United Nations Educational, Scientific and Cultural Organization
Capturing Carbon?

The amount of carbon dioxide (CO2) in the atmosphere has been rising steadily since the beginning of the industrial age. As one of the most important ‘greenhouses gases’, atmospheric CO2 is a major contributor to global warming. Recent initiatives to slow the rate of warming, such as the Kyoto protocol, focus on reducing emissions (eg. from factories and automobiles).

But what if we could simply store the excess CO2 for centuries until some other solution is found? New technologies are making it possible to ‘capture’ excess carbon from the atmosphere and store it in geological reservoirs or perhaps even the deep sea. Could this buy us precious time in which to adopt cleaner energy sources or would we simply be leaving a time-bomb for future generations? Scientists are not yet able to say what environmental impact this so-called “carbon sequestration” would have. In the meantime, the political and economic stakes are high and the debate has become a passionate one.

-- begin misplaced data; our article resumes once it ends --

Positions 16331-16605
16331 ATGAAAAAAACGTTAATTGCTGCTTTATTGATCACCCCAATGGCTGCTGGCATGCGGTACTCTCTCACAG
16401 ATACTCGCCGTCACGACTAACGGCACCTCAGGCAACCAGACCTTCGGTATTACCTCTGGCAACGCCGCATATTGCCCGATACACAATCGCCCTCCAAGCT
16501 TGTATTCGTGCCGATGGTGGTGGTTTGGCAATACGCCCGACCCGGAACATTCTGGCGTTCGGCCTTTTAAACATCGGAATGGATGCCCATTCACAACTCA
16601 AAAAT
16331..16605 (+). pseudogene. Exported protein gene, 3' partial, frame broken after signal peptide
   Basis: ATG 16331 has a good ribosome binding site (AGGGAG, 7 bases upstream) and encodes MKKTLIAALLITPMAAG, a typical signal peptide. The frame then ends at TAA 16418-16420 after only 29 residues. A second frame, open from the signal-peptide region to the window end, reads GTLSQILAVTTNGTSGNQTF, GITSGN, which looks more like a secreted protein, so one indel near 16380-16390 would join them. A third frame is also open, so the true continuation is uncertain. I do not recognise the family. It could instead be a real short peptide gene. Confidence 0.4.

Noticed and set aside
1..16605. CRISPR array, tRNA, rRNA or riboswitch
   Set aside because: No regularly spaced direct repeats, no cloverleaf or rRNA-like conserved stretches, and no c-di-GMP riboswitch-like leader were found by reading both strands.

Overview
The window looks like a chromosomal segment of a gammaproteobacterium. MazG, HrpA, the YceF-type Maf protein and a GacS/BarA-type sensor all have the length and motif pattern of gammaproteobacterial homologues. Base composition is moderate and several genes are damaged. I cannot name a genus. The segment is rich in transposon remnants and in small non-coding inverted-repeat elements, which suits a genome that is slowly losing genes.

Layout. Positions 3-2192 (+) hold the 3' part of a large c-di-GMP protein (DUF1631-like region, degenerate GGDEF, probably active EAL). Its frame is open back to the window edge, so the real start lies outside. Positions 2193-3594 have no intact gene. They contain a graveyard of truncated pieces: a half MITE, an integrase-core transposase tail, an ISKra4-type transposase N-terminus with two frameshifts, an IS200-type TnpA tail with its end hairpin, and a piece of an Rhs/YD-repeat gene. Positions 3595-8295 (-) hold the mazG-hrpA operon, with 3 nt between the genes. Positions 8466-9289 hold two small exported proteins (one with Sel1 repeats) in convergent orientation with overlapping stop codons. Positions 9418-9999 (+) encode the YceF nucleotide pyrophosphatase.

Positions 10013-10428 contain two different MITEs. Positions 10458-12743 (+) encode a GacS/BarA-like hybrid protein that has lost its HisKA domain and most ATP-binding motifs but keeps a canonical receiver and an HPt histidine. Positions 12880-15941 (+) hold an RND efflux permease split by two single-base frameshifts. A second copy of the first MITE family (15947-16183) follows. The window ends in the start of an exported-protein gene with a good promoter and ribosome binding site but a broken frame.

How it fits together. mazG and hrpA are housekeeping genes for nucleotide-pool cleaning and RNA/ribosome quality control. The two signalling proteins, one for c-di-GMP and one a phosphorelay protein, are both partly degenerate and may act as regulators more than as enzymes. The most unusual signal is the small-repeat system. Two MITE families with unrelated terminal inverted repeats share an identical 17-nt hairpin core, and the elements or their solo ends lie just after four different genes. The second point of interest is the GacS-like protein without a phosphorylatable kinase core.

The Intergovernmental Oceanographic Commission of UNESCO (IOC) with the Scientific Committee on Oceanic Research (SCOR) have set up an Advisory Panel on ocean carbon dioxide, in order to ensure that decision-makers and the general public have access to an unbiased picture of worldwide research on ocean carbon sequestration. A major symposium on “The Ocean in a High CO2 World” has recently been scheduled for March 2004 to pool present scientific knowledge in order to determine whether – and at what levels – increasing carbon dioxide will affect the oceans, with their marine life and coral reefs.
In this interview, Patricio Bernal, Executive Secretary of UNESCO’s IOC, sets out some of the issues.

Is there a proven link between climate and carbon?